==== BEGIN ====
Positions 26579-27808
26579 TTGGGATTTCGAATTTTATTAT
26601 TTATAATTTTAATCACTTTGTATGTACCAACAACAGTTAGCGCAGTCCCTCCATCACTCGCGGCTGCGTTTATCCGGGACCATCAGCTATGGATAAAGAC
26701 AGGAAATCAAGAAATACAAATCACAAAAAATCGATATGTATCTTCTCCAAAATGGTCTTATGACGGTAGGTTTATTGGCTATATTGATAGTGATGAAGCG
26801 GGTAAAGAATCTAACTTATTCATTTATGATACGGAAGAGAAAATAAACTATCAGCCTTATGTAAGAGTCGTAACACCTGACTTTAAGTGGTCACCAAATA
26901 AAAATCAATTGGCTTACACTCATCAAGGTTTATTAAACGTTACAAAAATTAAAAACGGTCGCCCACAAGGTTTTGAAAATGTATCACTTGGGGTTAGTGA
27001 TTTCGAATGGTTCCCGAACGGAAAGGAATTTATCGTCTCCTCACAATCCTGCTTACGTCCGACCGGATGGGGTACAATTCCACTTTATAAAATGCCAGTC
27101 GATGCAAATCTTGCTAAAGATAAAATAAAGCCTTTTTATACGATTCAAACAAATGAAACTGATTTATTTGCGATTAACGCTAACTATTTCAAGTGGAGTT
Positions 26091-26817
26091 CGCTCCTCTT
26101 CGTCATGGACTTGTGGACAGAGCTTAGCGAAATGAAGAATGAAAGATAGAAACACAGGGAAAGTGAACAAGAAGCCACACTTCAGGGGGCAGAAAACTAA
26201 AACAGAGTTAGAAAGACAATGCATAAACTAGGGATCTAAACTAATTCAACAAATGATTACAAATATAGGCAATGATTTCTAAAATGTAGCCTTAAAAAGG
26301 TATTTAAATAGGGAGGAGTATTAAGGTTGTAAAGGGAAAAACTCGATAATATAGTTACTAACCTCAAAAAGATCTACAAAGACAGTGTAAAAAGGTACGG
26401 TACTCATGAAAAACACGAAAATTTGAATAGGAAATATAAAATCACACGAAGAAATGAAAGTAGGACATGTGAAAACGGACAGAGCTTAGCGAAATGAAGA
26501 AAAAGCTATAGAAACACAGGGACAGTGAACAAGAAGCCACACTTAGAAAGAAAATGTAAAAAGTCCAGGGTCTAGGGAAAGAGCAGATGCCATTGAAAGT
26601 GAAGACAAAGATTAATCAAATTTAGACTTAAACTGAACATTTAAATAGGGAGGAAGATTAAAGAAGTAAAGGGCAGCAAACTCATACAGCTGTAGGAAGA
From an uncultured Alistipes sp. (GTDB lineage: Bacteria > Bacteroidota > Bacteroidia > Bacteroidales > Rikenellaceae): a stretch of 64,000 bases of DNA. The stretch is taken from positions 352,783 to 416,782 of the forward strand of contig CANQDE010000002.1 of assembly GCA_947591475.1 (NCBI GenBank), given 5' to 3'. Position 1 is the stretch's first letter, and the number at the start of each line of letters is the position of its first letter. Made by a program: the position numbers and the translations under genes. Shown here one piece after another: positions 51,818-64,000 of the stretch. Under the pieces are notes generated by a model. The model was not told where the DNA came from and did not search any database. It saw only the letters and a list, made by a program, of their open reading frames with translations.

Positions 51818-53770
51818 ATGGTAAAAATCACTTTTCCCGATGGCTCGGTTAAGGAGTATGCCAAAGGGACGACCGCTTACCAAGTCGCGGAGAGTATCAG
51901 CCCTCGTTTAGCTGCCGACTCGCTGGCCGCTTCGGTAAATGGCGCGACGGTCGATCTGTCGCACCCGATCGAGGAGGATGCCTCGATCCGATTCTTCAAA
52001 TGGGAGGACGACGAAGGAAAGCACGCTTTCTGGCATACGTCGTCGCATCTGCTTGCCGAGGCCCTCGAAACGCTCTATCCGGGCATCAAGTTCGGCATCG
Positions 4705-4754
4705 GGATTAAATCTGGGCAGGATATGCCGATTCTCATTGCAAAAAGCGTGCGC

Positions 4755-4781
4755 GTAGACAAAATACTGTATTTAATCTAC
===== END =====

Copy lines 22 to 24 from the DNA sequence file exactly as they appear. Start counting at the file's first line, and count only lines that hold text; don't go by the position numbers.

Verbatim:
Positions 4705-4754
4705 GGATTAAATCTGGGCAGGATATGCCGATTCTCATTGCAAAAAGCGTGCGC

Positions 4755-4781